Elections

The Only Middle Finger Available

If Donald Trump wins a second term, it will be an unmistakable countercultural statement in a year when progressives have otherwise worked their will across the culture. After months and months of statues toppling and riots in American cities and a crime wave and woke virtue-signaling from professional sports ... Read More
Law & the Courts

The Kavanaugh Court

If Justice Barrett votes as her mentor Justice Scalia did, she will be part of an ascendant conservative majority on the Supreme Court. What kinds of decisions can we expect from this majority? Short answer: Ask Brett Kavanaugh. Contrary to how journalists frame each seat change on the Court, comparing the new ... Read More
Law & the Courts

The Kavanaugh Court

If Justice Barrett votes as her mentor Justice Scalia did, she will be part of an ascendant conservative majority on the Supreme Court. What kinds of decisions can we expect from this majority? Short answer: Ask Brett Kavanaugh. Contrary to how journalists frame each seat change on the Court, comparing the new ... Read More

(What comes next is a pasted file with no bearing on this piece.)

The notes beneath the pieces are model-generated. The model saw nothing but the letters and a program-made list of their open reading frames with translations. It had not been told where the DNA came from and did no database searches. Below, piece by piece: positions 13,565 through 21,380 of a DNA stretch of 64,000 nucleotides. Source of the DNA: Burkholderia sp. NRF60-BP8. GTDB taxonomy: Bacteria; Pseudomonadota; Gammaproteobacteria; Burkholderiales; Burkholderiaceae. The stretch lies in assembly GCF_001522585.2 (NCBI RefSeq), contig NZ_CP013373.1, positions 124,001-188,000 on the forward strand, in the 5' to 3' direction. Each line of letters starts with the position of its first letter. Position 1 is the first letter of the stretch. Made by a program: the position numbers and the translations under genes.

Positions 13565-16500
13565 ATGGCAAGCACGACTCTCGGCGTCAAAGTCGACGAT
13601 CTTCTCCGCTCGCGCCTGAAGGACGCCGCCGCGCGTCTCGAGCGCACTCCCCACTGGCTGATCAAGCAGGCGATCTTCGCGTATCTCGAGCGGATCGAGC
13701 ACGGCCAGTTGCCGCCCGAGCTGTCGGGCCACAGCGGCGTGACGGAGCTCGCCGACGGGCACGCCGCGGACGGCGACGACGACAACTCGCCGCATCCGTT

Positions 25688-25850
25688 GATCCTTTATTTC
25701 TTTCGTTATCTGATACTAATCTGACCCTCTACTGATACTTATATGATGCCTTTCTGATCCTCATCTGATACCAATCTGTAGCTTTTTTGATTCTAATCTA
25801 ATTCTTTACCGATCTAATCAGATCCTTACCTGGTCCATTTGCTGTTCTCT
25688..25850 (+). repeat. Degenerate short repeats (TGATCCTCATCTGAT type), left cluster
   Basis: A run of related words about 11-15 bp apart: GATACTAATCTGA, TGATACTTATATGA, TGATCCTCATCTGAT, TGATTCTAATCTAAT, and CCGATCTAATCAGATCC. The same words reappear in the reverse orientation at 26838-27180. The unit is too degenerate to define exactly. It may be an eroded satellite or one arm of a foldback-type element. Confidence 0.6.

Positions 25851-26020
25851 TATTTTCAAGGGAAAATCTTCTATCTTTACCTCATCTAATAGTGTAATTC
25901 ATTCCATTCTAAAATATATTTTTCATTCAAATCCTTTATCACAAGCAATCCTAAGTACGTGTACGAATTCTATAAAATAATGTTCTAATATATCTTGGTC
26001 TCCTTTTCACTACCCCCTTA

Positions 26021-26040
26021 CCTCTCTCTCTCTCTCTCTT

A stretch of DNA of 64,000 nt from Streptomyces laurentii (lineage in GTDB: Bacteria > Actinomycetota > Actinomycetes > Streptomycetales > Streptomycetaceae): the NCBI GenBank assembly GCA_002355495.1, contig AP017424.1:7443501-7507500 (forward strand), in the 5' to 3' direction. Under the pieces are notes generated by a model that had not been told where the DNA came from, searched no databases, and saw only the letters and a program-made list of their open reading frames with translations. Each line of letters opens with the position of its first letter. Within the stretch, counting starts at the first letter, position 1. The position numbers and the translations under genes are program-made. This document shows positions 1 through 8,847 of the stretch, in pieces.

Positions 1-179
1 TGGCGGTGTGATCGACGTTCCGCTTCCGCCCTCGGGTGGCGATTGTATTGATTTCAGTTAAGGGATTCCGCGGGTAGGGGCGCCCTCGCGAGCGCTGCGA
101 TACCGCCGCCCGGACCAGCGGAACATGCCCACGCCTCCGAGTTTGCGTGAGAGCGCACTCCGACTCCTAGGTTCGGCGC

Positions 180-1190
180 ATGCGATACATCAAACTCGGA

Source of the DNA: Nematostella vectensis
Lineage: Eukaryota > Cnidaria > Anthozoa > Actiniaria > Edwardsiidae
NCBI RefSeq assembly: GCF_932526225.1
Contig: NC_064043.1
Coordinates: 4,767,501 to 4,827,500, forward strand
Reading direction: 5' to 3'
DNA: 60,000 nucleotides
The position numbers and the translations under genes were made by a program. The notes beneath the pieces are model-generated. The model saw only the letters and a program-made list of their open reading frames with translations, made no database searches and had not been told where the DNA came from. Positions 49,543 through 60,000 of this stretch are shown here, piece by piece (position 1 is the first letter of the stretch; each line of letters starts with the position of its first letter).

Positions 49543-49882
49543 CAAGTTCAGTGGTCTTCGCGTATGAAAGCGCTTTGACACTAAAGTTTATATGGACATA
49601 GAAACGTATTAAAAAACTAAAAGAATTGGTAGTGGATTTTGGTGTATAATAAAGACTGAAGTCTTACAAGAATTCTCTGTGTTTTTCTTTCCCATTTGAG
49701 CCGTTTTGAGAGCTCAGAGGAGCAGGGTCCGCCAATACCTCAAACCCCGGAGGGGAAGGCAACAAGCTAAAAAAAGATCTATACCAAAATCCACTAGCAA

The Pollster Who Thinks Trump Is Ahead

The polling aggregator on the website RealClearPolitics shows the margin in polls led by Joe Biden in a blue font and the ones led by Donald Trump in red. For a while, the battleground states have tended to be uniformly blue, except for polls conducted by the Trafalgar Group. If you are a firm believer only in ... Read More

The Pollster Who Thinks Trump Is Ahead

The polling aggregator on the website RealClearPolitics shows the margin in polls led by Joe Biden in a blue font and the ones led by Donald Trump in red. For a while, the battleground states have tended to be uniformly blue, except for polls conducted by the Trafalgar Group. If you are a firm believer only in ... Read More